Fourthly, the army is still in a ceasefire mode even when TPLF forces are mounting a fierce attack in Amhara and afar regions. It is in the barracks while ordinary people are mobilizing themselves to repel the attack. An important role of the army is to defend the nation and fulfill its military responsibilities in support of national security. Most people do not see the wisdom behind this strategy which could lead to more casualties and prolong the war. Moreover, as civilians mobilize to join the war, there will be less people to produce the essential goods and services needed for the economy, possibly triggering a nation-wide famine. If the decision to stop the war and withdraw from Tigray was intended to placate the West and donor community, it is not likely to work since they have already taken a position in this conflict. This is not the first time that Western countries have sided with insurgent or rebel groups that they can control or manage. In the Sri Lankan conflict, for example, the West and donor agencies highlighted government indifference to civilian casualties and used shrill moralizing to put the government on the defensive against the Tamil terrorist groups. Meanwhile, they never condemned rebel atrocities during the conflict. This emboldened the rebel groups, enabled them to capture more territory and unduly prolonged the war. Only when a new government which understood these machinations broke relations with many of these countries (allowed limited, controlled involvement with some NGOs) that the war was finally won. It ultimately broke the backs of the rebels who had terrorized the country for 26 years. The rebel army surrendered after all major figures were captured and killed in action (the guns fell silent in 2009). The Western countries want the country to continue the ceasefire while the TPLF takes over more towns and cities. This situation will create a military advantage for the TPLF and a good opportunity for their allies to demand negotiations and a possible power sharing arrangement. It is a grave surrender to terrorism and a defeat for the country. The government should stick to its original message of upholding the rule of law. This still remains a law enforcement operation.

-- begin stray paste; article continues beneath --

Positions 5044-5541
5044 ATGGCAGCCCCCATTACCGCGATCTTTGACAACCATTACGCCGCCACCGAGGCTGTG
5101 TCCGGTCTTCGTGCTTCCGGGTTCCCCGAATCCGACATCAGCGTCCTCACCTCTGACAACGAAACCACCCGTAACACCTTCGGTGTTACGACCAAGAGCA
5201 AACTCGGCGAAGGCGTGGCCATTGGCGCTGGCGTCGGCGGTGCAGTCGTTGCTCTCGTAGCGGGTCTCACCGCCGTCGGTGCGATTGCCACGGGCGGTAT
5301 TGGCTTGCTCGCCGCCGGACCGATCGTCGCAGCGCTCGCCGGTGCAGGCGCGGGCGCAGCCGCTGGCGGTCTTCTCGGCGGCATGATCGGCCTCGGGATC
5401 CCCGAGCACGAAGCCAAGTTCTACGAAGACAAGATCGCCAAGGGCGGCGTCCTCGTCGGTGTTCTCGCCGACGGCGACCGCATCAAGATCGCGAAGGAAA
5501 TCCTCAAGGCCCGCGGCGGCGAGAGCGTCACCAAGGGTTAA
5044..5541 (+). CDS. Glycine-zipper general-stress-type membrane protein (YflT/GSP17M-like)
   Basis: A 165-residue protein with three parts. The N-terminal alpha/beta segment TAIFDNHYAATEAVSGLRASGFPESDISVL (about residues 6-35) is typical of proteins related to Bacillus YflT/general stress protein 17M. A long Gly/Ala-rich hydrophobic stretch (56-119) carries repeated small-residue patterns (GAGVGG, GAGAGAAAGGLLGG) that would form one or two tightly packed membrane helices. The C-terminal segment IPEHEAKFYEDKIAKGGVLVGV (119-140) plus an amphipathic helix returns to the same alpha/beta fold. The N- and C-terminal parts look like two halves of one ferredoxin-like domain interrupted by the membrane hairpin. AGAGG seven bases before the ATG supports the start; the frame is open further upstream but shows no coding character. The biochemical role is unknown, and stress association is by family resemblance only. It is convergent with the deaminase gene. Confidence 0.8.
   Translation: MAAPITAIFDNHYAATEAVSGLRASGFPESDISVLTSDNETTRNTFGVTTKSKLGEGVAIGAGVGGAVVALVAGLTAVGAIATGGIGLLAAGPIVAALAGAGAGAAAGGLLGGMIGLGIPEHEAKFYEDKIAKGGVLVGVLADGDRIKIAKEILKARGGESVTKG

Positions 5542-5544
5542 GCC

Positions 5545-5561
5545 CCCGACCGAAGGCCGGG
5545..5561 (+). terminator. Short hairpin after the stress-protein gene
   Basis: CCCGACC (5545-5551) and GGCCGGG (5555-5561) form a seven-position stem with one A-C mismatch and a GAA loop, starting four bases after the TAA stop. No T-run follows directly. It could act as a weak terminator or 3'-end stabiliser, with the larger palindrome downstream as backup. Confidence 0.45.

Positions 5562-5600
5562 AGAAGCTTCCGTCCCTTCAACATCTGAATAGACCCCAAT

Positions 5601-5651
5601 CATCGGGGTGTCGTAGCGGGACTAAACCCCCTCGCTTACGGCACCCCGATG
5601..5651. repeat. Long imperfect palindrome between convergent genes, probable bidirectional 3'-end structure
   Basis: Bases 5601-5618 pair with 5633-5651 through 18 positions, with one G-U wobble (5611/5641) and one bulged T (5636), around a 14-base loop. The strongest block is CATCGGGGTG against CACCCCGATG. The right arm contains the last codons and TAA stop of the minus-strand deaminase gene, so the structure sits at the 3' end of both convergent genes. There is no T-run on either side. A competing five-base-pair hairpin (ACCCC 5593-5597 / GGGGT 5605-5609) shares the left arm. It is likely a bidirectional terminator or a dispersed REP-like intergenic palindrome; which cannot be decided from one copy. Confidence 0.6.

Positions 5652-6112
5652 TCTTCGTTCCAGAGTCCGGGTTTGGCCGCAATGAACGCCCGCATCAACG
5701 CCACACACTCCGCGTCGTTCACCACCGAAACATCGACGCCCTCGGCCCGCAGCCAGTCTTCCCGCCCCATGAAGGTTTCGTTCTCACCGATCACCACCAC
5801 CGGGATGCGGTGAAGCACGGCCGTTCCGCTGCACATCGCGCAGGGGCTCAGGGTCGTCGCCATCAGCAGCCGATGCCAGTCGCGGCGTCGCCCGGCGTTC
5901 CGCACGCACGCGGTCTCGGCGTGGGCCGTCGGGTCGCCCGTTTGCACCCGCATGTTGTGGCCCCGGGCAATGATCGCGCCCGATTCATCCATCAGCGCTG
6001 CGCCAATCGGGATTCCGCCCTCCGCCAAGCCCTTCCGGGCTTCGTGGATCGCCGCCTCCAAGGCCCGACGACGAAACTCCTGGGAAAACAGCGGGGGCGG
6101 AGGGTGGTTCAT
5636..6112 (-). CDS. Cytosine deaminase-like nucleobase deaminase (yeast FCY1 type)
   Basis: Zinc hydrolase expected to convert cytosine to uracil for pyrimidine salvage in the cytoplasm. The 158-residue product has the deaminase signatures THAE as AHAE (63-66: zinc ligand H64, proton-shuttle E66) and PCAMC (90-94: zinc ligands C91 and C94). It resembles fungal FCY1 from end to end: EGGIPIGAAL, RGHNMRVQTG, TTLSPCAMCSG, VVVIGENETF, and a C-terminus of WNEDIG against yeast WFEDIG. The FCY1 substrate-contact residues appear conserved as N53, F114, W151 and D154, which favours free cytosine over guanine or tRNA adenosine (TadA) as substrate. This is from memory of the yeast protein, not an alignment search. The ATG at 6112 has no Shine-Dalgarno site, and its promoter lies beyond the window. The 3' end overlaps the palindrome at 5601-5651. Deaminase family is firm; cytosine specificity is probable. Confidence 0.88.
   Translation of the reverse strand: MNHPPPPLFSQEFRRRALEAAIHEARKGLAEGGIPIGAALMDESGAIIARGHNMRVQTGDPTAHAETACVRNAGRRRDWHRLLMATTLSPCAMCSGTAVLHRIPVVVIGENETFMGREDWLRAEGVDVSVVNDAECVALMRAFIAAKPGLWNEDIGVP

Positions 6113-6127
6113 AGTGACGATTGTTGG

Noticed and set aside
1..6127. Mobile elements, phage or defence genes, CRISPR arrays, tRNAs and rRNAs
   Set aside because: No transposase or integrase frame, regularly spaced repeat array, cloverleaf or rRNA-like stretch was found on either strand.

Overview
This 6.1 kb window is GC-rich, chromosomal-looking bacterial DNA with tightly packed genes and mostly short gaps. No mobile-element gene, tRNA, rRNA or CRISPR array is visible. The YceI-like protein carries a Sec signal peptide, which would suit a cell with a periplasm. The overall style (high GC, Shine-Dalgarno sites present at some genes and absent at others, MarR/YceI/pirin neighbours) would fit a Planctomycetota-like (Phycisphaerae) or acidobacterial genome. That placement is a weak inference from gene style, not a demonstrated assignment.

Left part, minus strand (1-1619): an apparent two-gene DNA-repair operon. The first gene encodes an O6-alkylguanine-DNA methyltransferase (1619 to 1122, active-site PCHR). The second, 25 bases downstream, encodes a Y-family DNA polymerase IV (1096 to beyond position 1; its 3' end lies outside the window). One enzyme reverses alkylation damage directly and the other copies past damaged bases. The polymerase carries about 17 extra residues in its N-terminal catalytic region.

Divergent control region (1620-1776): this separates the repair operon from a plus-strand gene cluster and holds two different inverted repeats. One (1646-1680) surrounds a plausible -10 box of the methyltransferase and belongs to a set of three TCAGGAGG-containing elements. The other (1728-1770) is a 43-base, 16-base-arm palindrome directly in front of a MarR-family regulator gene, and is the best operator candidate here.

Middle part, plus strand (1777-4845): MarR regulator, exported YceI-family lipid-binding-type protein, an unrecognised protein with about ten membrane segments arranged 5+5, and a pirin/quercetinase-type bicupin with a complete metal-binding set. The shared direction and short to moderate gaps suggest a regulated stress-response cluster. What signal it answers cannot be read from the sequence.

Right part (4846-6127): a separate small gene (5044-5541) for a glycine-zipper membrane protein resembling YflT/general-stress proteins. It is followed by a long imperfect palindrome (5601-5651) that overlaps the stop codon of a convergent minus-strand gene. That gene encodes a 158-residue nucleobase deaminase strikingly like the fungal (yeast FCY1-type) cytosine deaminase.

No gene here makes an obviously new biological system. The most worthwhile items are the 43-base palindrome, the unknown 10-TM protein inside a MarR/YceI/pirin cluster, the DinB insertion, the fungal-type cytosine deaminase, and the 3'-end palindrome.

Where do we go from here? The government should ditch the ceasefire and use the army to achieve a decisive military victory over the rebels and then stabilize the state. It may be necessary to declare a state of emergency till the situation stabilizes and democracy is restored. Any effort at allowing TPLF to run the province or the failure to apprehend or capture the remaining fugitives from justice (civilian and military leadership) will lead to a prolonged conflict, more casualties and deaths. Our failure to take a quick and strategic action in order to placate the West and its partisan donor agencies could make the country pay a heavy price and potentially lead to a collapsed state. In that case, we have no one to blame but ourselves. At this crucial time, we are facing history and ourselves.